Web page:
In the last article, we looked at the best way to contact potential Japanese distributors if you don’t speak Japanese.
I’m now going to discuss how to convince these companies that your product line would be a good addition to the products they already carry.
It is important that you give this some thought because the best Japanese distributors are usually also the most selective.
A quality product and a healthy profit margin won’t be enough to get their interest. You’ll also need to convince them that you’ll be a good partner for them.
The best distributors have a long-term view of things and it’s unusual for distribution arrangements in the Japanese market to last for decades.
For example, we recently helped a client find new representation after 54 years of doing business with the same Japanese company. Our client was very happy with their current agent but the sons who had taken over from their father had decided to take the business in a new direction.
Long relationships like this are not uncommon in the Japanese market and illustrate the importance of doing your homework and selecting the right distributor, rather than the first company that shows interest in your products.
So what “bait” can you use to catch the interest of potential distributors?
Here are some things you can highlight in your approach:
Your unique selling proposition (USP).
In other words, why someone should purchase your product rather than the available alternatives?
The quality of your product.
For many imported products, quality is more important than price. Provide specific details in this area.
The target market for your product.
Make this clear. Don’t assume that the distributor will be able to figure it out.
The success of your products in other markets.
How many distributors you have in other countries.
Training and support that you offer your distributors.
Indications you have that there is demand for your product in Japan.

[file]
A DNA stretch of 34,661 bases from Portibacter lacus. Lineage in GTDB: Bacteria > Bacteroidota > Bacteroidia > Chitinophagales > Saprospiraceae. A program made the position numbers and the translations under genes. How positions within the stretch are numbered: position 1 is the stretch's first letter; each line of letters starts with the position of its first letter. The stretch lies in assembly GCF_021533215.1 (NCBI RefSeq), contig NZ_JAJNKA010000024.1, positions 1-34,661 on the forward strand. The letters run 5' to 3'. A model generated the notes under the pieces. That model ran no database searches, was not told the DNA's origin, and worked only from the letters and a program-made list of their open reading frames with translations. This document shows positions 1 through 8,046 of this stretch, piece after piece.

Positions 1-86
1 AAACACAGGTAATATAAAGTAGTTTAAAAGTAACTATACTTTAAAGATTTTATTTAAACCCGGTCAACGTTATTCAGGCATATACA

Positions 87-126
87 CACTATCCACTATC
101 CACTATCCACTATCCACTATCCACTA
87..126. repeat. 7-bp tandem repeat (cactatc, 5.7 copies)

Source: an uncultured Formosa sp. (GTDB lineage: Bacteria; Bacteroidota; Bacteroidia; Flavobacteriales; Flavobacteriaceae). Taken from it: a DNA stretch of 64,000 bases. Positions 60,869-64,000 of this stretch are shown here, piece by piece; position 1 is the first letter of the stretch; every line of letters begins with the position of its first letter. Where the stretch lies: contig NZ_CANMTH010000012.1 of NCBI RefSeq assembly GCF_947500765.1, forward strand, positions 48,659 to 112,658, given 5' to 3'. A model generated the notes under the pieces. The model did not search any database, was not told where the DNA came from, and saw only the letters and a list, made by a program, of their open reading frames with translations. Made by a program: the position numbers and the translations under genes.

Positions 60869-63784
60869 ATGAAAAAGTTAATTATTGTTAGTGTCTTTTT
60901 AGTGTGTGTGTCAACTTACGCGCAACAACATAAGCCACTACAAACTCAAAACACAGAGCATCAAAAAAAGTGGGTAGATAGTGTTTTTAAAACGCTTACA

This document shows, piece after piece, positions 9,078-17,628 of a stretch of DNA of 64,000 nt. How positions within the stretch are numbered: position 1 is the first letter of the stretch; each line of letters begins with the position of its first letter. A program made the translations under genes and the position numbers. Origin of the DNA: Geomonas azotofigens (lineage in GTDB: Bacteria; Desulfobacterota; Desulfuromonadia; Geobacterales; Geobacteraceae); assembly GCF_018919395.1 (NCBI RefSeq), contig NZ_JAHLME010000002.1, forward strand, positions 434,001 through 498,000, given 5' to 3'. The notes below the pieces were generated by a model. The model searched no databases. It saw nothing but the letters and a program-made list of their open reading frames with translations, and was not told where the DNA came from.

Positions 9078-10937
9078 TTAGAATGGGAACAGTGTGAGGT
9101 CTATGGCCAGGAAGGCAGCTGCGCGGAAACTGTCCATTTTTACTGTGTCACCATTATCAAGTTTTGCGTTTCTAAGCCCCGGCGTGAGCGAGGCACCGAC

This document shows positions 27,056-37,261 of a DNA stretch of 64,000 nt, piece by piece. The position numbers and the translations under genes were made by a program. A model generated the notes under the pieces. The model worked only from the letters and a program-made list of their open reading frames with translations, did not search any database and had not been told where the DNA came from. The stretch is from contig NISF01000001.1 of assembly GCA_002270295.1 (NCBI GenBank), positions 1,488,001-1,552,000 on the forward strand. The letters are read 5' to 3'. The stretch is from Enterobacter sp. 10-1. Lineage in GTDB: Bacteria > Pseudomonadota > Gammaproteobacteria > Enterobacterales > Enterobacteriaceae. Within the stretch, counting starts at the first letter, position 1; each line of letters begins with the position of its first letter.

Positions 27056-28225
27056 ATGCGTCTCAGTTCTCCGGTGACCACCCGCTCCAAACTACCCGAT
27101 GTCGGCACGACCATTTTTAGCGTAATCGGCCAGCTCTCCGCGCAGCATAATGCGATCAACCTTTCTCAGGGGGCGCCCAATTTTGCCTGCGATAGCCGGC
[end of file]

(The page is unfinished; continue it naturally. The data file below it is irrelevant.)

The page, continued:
For example, any sales you have already made in Japan or any information you have on competing products already being sold successfully in the country.
How long your company has been in business.
The “back story” of your company or products.
Let me give you an example. We recently helped a U.S. manufacturer of leather care products find Japanese distribution. In their approach to potential distributors, the client highlighted the fact that their products had been around since 1921 and were originally developed to meet the needs of loggers and dockworkers in the Pacific Northwest. The Japanese companies they talked to were impressed by the authenticity of these products.
How well your product complements the products that they already carry.
For example, if the distributor already represents ACME widgets, you should highlight the fact that your distributors in Canada, Brazil, and Russia also carry ACME widgets.
Obviously not everything in this list will apply to your products or company but this should help you get started.
The big lesson here is that you need to tell potential distributors all the reasons why they should take a good hard look at your products. Don’t leave anything out and don’t assume that they’ll be able to figure it out by looking at your website. The best distributors are extremely busy and you’ll only have one chance to get their attention.